When my neighbor or friend is in pain, I feel sorry for his or her distress and extend a form of sympathy. It sounds like, I’m sorry for your pain. My question is, when I am also experiencing a physical malady, when does that sympathy become empathy? And which of us is improved by that transition?
My best guess is that most of us are more likely to accept empathy than sympathy. Back in those (sadly) forgotten days when people frequently sent paper greeting cards, sympathy cards were for the death of someone. As hard as I try, I don’t remember ever seeing an empathy card.
Before I attempt to persuade online greeting cards to initiate empathy cards, do most of us want or need empathy? Think back to your last personal crisis, regardless of its significance. Yes, I realize that “crisis” suggests a major event but that’s only true outside a kindergarten or first grade classroom. Do you feel any better or worse upon hearing, “I know just how you feel.”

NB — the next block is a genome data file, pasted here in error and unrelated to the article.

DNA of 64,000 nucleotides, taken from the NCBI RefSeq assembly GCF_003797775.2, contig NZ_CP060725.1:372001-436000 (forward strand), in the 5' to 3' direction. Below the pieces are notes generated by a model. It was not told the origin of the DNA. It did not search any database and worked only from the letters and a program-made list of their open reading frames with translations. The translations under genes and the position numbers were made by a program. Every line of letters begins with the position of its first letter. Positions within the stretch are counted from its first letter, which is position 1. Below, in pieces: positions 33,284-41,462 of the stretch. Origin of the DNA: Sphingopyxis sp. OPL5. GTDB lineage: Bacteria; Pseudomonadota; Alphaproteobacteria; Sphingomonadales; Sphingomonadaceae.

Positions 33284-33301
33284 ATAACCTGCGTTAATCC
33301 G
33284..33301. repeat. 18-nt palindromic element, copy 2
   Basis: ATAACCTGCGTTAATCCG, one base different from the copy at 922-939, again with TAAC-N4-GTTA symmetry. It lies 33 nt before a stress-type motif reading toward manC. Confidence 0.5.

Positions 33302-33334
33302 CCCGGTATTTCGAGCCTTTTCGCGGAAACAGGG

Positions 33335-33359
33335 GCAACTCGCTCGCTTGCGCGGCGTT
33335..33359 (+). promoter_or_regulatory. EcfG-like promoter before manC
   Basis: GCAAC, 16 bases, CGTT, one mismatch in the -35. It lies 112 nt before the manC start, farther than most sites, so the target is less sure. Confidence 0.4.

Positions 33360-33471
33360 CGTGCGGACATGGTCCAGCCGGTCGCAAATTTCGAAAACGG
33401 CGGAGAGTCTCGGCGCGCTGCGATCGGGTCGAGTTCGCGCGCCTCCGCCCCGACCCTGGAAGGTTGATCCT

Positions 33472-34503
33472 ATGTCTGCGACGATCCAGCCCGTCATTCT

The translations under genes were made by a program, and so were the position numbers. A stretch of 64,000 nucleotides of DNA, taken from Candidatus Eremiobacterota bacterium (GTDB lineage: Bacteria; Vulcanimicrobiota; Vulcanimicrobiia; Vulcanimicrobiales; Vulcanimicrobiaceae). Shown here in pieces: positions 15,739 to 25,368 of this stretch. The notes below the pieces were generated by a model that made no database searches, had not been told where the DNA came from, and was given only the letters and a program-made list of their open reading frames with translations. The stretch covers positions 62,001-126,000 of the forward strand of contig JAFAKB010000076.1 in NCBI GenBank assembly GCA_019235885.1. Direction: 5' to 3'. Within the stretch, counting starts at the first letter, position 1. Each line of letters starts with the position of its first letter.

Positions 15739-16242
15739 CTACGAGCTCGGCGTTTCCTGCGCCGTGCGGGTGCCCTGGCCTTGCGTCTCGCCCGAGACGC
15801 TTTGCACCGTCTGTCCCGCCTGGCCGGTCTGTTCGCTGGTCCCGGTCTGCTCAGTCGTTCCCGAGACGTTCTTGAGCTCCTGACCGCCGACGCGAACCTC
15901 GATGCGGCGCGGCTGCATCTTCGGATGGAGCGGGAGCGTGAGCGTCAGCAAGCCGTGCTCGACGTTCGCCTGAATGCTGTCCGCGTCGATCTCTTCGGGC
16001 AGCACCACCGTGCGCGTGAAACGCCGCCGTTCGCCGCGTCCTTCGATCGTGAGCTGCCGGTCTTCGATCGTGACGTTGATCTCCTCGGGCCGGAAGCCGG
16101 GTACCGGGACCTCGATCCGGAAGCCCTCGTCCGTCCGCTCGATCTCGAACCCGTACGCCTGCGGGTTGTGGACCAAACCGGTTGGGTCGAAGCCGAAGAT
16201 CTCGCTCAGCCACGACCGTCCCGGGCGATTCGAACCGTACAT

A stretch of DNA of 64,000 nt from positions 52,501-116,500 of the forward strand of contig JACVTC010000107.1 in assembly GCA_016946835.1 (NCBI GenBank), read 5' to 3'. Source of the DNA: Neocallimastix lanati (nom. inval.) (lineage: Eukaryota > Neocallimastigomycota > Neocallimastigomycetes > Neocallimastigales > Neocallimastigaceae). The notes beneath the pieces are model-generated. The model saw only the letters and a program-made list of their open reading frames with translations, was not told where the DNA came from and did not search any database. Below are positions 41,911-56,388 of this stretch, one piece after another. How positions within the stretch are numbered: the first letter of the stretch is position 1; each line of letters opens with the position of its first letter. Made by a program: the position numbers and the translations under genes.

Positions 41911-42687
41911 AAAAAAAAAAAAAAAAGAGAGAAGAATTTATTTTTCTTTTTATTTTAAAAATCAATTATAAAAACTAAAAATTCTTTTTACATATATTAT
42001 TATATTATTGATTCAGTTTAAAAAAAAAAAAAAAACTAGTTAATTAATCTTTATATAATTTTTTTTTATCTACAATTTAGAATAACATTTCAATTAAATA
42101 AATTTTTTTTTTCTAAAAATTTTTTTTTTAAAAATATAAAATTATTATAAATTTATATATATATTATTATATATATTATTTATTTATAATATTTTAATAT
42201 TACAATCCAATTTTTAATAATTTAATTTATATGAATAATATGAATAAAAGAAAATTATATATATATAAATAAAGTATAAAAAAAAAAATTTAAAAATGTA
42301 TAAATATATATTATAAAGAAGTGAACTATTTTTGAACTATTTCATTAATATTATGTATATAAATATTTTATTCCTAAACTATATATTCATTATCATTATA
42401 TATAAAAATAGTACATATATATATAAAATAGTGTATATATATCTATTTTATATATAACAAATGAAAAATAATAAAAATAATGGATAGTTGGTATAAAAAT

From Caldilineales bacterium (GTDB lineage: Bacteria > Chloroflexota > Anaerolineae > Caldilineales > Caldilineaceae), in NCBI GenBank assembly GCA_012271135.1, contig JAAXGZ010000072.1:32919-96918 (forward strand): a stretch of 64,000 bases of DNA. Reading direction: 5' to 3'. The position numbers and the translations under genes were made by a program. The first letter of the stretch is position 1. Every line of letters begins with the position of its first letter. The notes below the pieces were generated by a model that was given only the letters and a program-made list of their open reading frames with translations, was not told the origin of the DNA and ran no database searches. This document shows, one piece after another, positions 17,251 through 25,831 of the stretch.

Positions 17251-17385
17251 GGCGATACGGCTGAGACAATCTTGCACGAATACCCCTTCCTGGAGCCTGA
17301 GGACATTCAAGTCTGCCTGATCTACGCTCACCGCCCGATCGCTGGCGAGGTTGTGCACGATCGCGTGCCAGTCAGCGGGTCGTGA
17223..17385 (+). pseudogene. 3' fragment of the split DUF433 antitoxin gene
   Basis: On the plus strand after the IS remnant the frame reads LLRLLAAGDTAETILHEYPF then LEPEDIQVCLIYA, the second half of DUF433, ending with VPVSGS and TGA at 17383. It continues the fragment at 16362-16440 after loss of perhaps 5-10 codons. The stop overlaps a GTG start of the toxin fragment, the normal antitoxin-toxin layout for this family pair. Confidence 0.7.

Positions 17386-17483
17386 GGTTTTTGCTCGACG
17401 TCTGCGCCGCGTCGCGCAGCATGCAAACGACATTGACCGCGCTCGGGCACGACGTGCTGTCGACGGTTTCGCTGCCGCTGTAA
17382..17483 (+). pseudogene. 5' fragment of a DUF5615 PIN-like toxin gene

Searching for an absolute yes or no is pointless. Clearly it depends on the person making the comment and the situation being referenced. No matter what, our responses will be kinder than they would be to, “I’m so sorry for you.”
For my part, I reserve sympathy for loss of life. Families of those who die in acts of war or terrorism are deserving of all the sympathy we can muster. Very often, expressions of sympathy are truly appreciated, especially when other gestures are unavailable.
But empathy is much more accessible and potentially just as valuable. Telling a friend or loved one, “I know that your heart is broken by the end of this relationship – what can I do to help?” is substantially more useful than, “I’m sorry.” This expression may or may not be accompanied by, “I’ve been there myself.” That person may care that you understand break-ups for having had one, but ultimately, we should realize that our losses don’t mitigate those of others.
As with so many of the actions that we take toward others, empathy can be meaningful when sincerely delivered. If we want to give the best of ourselves to those needing and wanting to receive it, this is a powerful way to do so. Shalom.